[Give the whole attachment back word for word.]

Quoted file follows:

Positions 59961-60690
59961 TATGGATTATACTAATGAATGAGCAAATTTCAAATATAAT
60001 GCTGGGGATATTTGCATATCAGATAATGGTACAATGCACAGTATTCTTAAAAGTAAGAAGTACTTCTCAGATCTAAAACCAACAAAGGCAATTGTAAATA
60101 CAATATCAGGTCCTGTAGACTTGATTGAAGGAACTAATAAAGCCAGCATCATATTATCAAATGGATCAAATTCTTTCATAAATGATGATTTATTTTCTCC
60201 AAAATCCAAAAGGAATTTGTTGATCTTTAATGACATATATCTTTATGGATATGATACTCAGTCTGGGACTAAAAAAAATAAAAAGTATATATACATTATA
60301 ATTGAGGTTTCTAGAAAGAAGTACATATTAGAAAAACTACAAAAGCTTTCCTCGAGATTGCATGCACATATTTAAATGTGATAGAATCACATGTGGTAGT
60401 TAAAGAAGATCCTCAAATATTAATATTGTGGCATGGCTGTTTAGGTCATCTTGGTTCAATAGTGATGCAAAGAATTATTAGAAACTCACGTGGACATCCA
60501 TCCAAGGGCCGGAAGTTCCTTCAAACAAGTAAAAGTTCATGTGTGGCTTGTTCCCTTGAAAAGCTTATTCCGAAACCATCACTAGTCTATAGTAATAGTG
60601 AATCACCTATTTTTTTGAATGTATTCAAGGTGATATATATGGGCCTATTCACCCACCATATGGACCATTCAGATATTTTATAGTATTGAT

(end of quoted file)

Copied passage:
Positions 59961-60690
59961 TATGGATTATACTAATGAATGAGCAAATTTCAAATATAAT
60001 GCTGGGGATATTTGCATATCAGATAATGGTACAATGCACAGTATTCTTAAAAGTAAGAAGTACTTCTCAGATCTAAAACCAACAAAGGCAATTGTAAATA
60101 CAATATCAGGTCCTGTAGACTTGATTGAAGGAACTAATAAAGCCAGCATCATATTATCAAATGGATCAAATTCTTTCATAAATGATGATTTATTTTCTCC
60201 AAAATCCAAAAGGAATTTGTTGATCTTTAATGACATATATCTTTATGGATATGATACTCAGTCTGGGACTAAAAAAAATAAAAAGTATATATACATTATA
60301 ATTGAGGTTTCTAGAAAGAAGTACATATTAGAAAAACTACAAAAGCTTTCCTCGAGATTGCATGCACATATTTAAATGTGATAGAATCACATGTGGTAGT
60401 TAAAGAAGATCCTCAAATATTAATATTGTGGCATGGCTGTTTAGGTCATCTTGGTTCAATAGTGATGCAAAGAATTATTAGAAACTCACGTGGACATCCA
60501 TCCAAGGGCCGGAAGTTCCTTCAAACAAGTAAAAGTTCATGTGTGGCTTGTTCCCTTGAAAAGCTTATTCCGAAACCATCACTAGTCTATAGTAATAGTG
60601 AATCACCTATTTTTTTGAATGTATTCAAGGTGATATATATGGGCCTATTCACCCACCATATGGACCATTCAGATATTTTATAGTATTGAT